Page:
Lessons In Leadership: One On One With Chuck Runyon, CEO Of Anytime Fitness

I spoke to Chuck Runyon, the CEO of Anytime Fitness, about his thoughts on leadership and his best advice

Adam: Thanks again for taking the time to share your thoughts on leadership. First things first, though, I am sure readers would love to learn more about you. What is something about you that would surprise people?

Chuck: My lack of a formal education. I was a below-average high school student who merely “dabbled” at a local community college. If my English teacher knew that I had written two books, she would faint.

Adam: How did you get here? What failures, setbacks or challenges have been most instrumental to your growth?

Chuck: During the first several years of Anytime Fitness, we found ourselves needing to lobby state and city lawmakers to revise pre-existing legislation that did not foresee our business model – and could have prevented a key differentiating feature: 24/7 access to our facilities for members, via RFID (radio-frequency identification) key cards, during non-staffed hours. If we hadn’t successfully convinced lawmakers in California, Illinois, New York, Pennsylvania, Minnesota and elsewhere that access to high-quality fitness options should be as convenient and accessible as possible, then Anytime Fitness might not exist today.

Adam: In your experience, what are the defining qualities of an effective leader?

Chuck: Ultimately, the most important measurement of effective leadership is results. No one remembers a leader who didn’t accomplish anything. To get results, a leader must have a long telescope to spot trends and the communication skills to mobilize a team.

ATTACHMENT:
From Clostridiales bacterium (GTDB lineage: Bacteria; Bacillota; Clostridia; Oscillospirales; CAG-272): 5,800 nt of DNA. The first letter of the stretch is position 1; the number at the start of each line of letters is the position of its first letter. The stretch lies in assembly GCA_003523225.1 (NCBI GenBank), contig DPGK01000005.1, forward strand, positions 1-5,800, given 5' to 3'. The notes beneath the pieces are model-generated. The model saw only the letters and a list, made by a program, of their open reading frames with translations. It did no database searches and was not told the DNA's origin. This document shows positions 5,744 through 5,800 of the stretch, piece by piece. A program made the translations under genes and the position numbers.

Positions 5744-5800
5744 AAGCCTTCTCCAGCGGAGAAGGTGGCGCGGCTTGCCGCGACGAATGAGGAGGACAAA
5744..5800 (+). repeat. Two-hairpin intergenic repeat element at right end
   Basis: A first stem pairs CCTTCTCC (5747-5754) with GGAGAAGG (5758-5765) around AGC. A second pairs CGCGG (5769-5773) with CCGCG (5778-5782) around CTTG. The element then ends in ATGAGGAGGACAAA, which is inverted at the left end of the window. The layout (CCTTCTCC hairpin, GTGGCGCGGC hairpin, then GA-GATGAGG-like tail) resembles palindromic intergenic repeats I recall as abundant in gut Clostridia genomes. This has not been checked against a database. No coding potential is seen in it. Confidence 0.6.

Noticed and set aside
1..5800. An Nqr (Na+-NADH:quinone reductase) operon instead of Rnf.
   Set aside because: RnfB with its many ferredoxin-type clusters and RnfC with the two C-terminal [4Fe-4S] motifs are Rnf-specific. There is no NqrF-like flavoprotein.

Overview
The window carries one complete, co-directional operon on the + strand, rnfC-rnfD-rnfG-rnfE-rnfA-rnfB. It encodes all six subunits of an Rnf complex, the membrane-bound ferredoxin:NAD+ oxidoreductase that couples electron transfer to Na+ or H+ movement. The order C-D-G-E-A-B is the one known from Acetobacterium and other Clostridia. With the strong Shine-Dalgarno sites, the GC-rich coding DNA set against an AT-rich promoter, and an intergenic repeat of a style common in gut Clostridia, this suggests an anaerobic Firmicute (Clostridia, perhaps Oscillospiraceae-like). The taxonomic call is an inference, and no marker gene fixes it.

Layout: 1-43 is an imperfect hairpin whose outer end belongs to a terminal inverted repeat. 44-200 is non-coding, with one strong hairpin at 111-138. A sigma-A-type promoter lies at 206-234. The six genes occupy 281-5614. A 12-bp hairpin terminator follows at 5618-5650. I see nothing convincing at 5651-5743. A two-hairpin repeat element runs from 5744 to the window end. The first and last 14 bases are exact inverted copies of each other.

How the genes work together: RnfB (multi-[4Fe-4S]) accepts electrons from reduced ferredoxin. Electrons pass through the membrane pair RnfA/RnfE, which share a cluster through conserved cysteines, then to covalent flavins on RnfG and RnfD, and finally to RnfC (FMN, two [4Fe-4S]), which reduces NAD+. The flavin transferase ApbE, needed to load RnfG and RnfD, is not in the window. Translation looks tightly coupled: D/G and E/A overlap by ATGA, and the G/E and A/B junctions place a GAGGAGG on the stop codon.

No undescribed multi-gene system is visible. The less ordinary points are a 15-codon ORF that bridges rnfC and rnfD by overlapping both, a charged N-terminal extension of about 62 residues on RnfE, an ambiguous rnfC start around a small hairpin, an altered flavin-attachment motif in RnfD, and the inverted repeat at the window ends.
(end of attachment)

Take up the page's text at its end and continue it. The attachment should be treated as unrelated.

Adam: Who are the greatest leaders you have been around and what did you learn from them?

Chuck: In her own way, my mom was a great leader. With no formal training or education, she started as a shift worker at McDonalds and worked her way up to store manager, ultimately opening two stores in the Twin City area. She was able to motivate younger workers and her best attribute was her steady work ethic. She simply showed up every day to work hard, serve her employer, help other workers do their jobs, and do her best. She led by example and never had any emotional drama in the workplace.

Adam: How can leaders and aspiring leaders take their leadership skills to the next level?

Chuck: Build your self-awareness muscles. How do you “show up” with others? What are your strengths and weaknesses? Maximize your strengths and work on improving your weaknesses. Also, it’s very important to be vulnerable with others. People appreciate honesty and they’re turned off by pretentiousness.

Adam: What is the best advice you have on building, managing and leading teams?

Chuck: We use a system that we call C.A.T.T. — Communication. Alignment. Trust. Talent.

This should be a primary focus for all leaders. Each of the C.A.T.T. components are essential to building and leading an engaged, purpose-driven workforce. Think about it. Most problems can be traced back to one of the following:

1) Breakdown in communication

2) Misaligned on strategy

3) Team doesn’t trust each other

4) Team doesn’t have the talent to execute

Adam: What are your hobbies and how have they impacted your development as a leader?

Chuck: My favorite hobby is coaching my kids’ sports teams. It brings me back to individualized teaching, based on the physical maturity and the skills of each player. As a coach and as a leader in the office, I work hard to make sure I’m more positive than negative (very important in youth sports) and I try to infuse fun into our practices.

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